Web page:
Tavassoli, Mohammad Taghi (1978)
Studies of some alkali halide crystals by transmission electron microscopy.
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A new technique has been developed for producing mono-crystalline foils of some alkali halides for transmission electron microscopy. The formation mechanism of the crystals has been investigated. The foils, which have two free faces have been used as electron transparent substrates to grow epitaxial films of gold, on one or both surfaces of the substrates. It has been shown that by covering the above foils with a thin layer of another alkali halide, bending contours suitable for measuring the thickness of the foils, are produced. A chamber has been designed and constructed for transporting the specimen from the preparation vacuum system into the electron microscope without exposing it to the atmosphere. The variation of pressure inside the chamber has been measured and some possible modifications have been suggested. The device has been used to study the nucleation and growth from the vapour phase of LiF, NaF, NaCl, KOI, KBj, KI and Rbl, on electron transparent substrates of mica and potassium chloride. The crystallographic and atomic orientations of the above materials with respect to atomic arrangement of the substrates have been studied. It has been shown that the alkali halides form continuous films at average thicknesses below 2.5 nm on substrates of mica and KCl. The effect of the heat treatment during and after growth of the films has been studied. The effects of atmospheric moisture on the overgrowths have been studied in detail, and it has been shown that there are some similarities between the effects of atmospheric moisture and the heat treatment on the hygroscopic alkali halides. It has been shown that when thin deposits of NaCl on the substrate of KCl are heated, diffusion or re-evaporation of the deposit does not occur randomly. The consequent possibility of the existence of periodic defect sites has been discussed. From a general consideration of the results it is concluded that (a) Chemical interactions are a dominant factor in the epitaxial growth of alkali halides on mica and KCl. (b) The alkali halides deposited from vapour consist of flat crystallites at the earliest stages of growth at room temperature.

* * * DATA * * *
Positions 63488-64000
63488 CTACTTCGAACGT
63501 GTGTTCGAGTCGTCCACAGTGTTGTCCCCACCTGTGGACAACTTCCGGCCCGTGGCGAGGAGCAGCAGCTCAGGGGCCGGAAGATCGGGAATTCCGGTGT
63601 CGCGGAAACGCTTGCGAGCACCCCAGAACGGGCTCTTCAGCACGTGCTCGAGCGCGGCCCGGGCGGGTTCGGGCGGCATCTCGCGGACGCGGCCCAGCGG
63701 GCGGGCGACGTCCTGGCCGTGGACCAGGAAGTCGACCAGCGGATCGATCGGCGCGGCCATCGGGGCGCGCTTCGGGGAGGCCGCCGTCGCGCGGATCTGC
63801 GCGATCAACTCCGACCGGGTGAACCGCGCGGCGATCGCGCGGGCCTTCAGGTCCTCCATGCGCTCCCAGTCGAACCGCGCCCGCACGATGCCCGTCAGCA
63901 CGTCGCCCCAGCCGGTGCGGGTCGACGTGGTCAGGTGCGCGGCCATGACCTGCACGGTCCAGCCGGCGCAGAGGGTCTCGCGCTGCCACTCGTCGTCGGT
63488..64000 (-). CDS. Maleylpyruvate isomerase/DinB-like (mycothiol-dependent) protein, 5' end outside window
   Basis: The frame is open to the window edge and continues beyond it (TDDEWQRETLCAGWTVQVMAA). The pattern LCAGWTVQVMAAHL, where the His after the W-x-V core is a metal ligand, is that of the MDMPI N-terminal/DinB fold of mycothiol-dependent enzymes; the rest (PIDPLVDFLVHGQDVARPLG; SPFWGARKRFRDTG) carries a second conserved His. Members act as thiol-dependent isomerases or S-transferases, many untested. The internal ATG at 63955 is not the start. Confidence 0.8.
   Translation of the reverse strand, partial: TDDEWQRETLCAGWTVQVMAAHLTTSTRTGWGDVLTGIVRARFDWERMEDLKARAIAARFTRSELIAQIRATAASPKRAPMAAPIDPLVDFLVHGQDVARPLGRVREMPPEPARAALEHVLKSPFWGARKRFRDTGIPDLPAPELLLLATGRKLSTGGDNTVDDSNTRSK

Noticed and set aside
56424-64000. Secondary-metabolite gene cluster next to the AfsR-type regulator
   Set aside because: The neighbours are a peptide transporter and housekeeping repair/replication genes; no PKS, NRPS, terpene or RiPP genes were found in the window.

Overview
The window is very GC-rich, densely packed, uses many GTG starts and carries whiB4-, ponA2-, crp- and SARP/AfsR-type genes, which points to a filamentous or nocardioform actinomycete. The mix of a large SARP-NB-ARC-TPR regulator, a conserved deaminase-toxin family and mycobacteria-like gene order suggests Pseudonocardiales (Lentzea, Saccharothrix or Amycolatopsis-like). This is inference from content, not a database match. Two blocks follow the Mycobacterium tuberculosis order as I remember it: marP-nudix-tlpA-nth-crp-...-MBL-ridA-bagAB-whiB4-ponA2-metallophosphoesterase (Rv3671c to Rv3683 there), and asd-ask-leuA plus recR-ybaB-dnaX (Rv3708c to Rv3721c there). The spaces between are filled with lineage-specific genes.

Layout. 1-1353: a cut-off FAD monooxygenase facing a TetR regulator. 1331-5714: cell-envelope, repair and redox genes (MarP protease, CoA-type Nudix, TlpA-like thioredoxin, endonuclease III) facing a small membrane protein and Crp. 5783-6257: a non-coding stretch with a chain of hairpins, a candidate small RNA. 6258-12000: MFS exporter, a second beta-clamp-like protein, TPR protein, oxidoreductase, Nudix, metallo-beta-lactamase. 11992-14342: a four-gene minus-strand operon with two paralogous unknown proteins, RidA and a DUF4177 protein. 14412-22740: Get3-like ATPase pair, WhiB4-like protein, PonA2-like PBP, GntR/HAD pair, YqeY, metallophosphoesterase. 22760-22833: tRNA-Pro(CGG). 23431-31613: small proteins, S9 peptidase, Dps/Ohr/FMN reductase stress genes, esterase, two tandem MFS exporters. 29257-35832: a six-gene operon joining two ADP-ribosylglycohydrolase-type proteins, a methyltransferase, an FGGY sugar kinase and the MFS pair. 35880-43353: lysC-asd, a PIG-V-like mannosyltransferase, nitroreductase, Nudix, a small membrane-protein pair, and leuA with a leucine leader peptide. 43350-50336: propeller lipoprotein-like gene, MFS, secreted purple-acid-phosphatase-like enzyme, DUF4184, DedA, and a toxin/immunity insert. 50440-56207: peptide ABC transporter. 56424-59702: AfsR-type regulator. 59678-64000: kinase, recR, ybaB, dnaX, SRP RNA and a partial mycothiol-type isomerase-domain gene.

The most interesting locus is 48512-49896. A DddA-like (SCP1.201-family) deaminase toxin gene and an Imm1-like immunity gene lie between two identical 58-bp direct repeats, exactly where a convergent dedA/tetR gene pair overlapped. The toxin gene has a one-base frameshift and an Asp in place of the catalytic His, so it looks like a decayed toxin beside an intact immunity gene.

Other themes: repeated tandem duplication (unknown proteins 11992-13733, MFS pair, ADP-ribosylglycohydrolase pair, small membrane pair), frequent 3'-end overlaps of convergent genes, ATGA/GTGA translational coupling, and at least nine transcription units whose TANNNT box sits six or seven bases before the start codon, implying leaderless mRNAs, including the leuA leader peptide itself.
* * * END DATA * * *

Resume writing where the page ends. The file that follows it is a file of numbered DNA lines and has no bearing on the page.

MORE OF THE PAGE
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in Royal Holloway Research Online.Last modified on 01-Feb-2017
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Institution: University of London, Royal Holloway College (United Kingdom).